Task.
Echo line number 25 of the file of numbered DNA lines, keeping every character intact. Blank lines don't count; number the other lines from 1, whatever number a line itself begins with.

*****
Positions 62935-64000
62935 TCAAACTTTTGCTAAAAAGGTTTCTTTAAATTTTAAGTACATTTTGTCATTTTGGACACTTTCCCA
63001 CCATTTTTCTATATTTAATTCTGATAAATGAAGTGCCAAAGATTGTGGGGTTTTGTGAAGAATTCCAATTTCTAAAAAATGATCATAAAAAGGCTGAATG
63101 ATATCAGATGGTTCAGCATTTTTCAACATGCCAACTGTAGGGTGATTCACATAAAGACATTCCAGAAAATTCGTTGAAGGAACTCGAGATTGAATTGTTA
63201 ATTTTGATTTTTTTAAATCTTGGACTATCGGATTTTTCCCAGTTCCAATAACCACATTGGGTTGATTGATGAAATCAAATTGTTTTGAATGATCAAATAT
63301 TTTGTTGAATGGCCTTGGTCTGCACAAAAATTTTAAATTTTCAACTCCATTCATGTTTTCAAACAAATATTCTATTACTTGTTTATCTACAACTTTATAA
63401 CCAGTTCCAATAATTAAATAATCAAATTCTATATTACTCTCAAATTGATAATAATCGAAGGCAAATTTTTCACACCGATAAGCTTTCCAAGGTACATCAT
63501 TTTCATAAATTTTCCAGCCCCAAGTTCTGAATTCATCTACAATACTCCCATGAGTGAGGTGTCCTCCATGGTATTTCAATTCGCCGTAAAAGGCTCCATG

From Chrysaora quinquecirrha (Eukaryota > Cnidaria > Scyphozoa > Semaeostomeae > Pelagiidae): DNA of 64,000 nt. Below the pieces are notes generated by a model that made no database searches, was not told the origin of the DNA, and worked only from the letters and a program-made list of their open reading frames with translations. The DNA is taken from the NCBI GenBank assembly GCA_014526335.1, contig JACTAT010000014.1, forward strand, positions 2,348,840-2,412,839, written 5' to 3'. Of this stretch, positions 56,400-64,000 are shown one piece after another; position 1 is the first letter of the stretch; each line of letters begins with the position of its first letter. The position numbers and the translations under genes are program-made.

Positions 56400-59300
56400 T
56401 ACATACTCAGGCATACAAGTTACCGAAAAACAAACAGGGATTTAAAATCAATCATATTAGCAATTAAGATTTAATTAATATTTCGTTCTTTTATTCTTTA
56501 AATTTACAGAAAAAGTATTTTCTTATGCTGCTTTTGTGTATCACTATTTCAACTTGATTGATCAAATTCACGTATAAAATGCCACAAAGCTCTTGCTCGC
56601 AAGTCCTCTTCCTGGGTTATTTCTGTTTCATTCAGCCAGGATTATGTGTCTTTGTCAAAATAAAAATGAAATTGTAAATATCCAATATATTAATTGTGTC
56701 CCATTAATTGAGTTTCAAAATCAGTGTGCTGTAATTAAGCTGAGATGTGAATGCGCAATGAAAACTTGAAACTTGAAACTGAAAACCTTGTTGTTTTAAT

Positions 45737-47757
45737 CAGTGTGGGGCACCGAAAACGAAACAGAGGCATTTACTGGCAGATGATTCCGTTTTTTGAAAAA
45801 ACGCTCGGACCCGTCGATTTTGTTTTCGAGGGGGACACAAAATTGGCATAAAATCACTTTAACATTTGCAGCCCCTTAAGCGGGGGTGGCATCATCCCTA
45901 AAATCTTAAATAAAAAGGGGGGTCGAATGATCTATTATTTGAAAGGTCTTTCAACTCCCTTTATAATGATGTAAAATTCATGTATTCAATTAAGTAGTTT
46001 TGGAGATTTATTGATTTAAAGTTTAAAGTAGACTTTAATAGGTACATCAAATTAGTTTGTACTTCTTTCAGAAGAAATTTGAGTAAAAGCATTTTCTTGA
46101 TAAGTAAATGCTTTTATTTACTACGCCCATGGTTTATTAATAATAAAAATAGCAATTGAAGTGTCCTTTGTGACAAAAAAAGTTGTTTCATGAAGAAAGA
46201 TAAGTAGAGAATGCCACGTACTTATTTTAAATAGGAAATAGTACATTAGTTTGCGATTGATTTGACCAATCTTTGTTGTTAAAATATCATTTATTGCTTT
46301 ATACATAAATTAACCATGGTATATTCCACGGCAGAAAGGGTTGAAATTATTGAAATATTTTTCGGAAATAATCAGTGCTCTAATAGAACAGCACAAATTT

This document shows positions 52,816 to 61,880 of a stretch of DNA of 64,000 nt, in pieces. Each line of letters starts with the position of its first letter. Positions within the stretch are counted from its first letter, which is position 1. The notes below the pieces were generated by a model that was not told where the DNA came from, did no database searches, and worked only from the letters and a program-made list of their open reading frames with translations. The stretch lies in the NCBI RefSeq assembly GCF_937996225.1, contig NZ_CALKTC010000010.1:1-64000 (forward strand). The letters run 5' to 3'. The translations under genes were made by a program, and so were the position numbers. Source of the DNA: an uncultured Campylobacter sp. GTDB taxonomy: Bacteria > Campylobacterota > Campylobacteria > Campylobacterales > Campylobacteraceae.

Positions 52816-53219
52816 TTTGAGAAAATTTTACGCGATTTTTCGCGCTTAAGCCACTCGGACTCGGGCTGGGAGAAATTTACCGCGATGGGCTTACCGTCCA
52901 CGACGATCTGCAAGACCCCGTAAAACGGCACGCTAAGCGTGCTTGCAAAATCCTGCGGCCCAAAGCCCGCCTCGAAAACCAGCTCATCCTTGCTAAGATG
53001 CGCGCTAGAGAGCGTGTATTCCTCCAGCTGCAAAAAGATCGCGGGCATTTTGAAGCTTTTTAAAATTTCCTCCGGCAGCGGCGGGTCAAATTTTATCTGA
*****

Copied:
Positions 52816-53219